Well, we saw this one coming: Conservative and traditional Catholics are “shaken” by Pope Francis’ statements on abortion and gay marriage, according to this report from NBC News. One critic apparently called him “the Joe Biden of our era,” referring (I suppose) to the pontiff’s off-the-cuff style. Such as: Last month, Pope Francis ditched his prepared remarks at a meeting with unemployed Sardinian miners, saying: “The world has become an idolator of this god called money.” Such as, his landmark statement about gay priests: “If someone is gay and he searches for the Lord and has good will, who am I to judge?”
I was with my parents when the aforementioned quote hit the news. We have a gay family member. My parents are Catholic. They love this family member more than the Church, so they’ve moved away from mass in recent years. They were floored by the Pope’s statements about homosexuality. My dad is unequivocal in his hatred (yes, hatred) of Pope Benedict, who he feels kept the Church in the dark ages. My mom would get mad at that, cross herself or whatever, but I know the whole “love the sinner, hate the sin” stuff aggrieved her. It’s the conundrum many observant Christians/Catholics face: Do you have to believe in everything your church espouses? Can you be a “cafeteria Catholic” and still be a good Catholic?
I have no use for the Church because of their doctrine on homosexuality (and women in the clergy), but when I heard the Pope say that, I actually, for a second, considered trying again. I’ve shopped around since my divorce 16 years ago, trying to find a church that felt right. Nothing really has. I have to admit: I love the traditions and the rituals and how nobody expects you to talk to anyone. The times I’ve spent at Episcopal or “hands-in-the-air” churches (I don’t know the denomination) made me uncomfortable. Too much touching. Too much talking.
But the stuff coming from Pope Francis gives me pause. He’s a Jesuit who really walks the walk. He eschews the splendor and pomp of the papacy, taking the bus instead of the Popemobile to a public appearance. He lives in a Vatican hotel rather than the Apolstolic palace. He washed the feet of female prisoners —something conservatives believe should be limited to men. However, he stands with Church doctrine on female priests — not gonna happen.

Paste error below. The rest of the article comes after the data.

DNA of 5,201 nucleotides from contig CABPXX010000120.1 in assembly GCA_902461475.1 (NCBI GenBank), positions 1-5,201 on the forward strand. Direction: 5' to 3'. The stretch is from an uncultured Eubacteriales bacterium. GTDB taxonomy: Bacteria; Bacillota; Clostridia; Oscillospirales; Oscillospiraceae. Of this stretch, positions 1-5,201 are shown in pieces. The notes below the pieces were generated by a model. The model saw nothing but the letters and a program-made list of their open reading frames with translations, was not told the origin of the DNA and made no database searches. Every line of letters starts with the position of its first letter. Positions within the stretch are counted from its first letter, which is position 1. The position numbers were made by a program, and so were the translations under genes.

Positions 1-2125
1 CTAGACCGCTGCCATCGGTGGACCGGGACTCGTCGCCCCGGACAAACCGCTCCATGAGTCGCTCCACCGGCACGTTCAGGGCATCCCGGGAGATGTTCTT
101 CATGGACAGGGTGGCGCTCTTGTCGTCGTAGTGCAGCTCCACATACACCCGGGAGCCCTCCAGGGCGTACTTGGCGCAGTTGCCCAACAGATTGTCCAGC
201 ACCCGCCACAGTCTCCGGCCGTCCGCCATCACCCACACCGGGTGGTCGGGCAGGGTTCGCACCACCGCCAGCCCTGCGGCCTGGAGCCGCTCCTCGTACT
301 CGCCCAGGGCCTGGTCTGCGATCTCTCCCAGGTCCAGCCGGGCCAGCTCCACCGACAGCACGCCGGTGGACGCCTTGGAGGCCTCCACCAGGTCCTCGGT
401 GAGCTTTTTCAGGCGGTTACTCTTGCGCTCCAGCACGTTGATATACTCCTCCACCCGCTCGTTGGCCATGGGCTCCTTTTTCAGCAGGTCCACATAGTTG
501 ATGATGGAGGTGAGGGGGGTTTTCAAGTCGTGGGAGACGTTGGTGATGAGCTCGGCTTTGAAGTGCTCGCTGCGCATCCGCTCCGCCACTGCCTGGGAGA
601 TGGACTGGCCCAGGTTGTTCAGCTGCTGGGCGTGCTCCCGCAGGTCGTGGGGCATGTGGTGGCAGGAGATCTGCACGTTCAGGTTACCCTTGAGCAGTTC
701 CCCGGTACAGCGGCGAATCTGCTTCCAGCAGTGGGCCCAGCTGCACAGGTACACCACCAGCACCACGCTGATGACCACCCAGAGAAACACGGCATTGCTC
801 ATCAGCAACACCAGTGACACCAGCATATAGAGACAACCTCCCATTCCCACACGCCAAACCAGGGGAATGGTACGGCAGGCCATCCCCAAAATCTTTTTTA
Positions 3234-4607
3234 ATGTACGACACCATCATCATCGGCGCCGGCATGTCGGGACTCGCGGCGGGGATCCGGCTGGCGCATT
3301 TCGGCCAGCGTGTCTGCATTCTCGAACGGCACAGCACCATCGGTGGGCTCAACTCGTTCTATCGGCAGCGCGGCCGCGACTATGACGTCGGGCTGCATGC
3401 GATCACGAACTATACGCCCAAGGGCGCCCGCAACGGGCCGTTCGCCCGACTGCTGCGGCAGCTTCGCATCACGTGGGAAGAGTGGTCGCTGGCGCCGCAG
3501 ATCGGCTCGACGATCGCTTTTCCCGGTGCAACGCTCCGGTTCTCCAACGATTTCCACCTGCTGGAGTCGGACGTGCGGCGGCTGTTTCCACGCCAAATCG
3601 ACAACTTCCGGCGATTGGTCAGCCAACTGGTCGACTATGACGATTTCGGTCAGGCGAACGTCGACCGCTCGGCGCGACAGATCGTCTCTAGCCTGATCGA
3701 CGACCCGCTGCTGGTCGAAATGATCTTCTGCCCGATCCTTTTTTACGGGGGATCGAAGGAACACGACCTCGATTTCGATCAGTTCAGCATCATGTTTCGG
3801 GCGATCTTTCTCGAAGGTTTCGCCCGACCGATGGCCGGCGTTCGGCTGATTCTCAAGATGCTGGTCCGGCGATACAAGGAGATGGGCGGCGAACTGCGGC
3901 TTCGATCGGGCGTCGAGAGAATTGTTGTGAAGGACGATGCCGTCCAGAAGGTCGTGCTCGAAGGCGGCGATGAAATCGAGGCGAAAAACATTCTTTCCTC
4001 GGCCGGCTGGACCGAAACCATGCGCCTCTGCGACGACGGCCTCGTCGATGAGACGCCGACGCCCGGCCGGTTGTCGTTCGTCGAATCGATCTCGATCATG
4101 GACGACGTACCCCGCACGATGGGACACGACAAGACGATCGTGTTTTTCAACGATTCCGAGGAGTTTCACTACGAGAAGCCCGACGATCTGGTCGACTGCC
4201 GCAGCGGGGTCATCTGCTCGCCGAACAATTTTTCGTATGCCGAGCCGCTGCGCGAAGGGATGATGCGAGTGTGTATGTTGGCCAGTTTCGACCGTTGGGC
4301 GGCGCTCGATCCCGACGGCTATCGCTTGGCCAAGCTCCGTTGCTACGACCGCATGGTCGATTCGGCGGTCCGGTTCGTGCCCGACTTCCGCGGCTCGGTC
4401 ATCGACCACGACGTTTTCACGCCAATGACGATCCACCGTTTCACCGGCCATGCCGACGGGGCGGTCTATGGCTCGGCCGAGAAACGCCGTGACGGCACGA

Many Catholics love his humility and modesty. Millions of pilgrims staged a flash mob for Pope Francis in Rio. James Martin, a Jesuit priest, said in the Huffington Post that Francis “is an answer to despair.” Despair is one way to describe the mood of many good Catholics, following the child sex abuse scandals that came to light over a decade ago. Weekly mass attendance has steadily declined in heavily Catholic countries such as Ireland, Mexico, Spain, Poland and Italy for 25 years, according to research from Georgetown University. Holding firm to the doctrine may make you a good Catholic, but it’s not filling up pews.
Is it actually possible for me to be a Catholic again? A part of me would like to be. My 5-year-old son still isn’t baptized because I just didn’t want to find a random church and have it done. The whole point of church is community — in my mind, anyway — and none of the churches I’ve found gave me that “I belong here” feeling. Catholicism certainly never did. Ever. This will make my mother cry, but I hated church. I used to sleep as late as I could, in my teen years, to avoid it and my dad actually didn’t force me to get confirmed. When I went to an Episcopal service a few years ago, and heard a female pastor preach, I got tears in my eyes. Looking back, I think I deeply resented the male-dominated Catholic church. My life was already dominated by a strong man, and I didn’t want more of them telling me how to be a good girl.
If nothing else, this new pope — his courage, his convictions — have made me think a lot about my beliefs and languishing spirituality. I just don’t know what to do about it. Yet.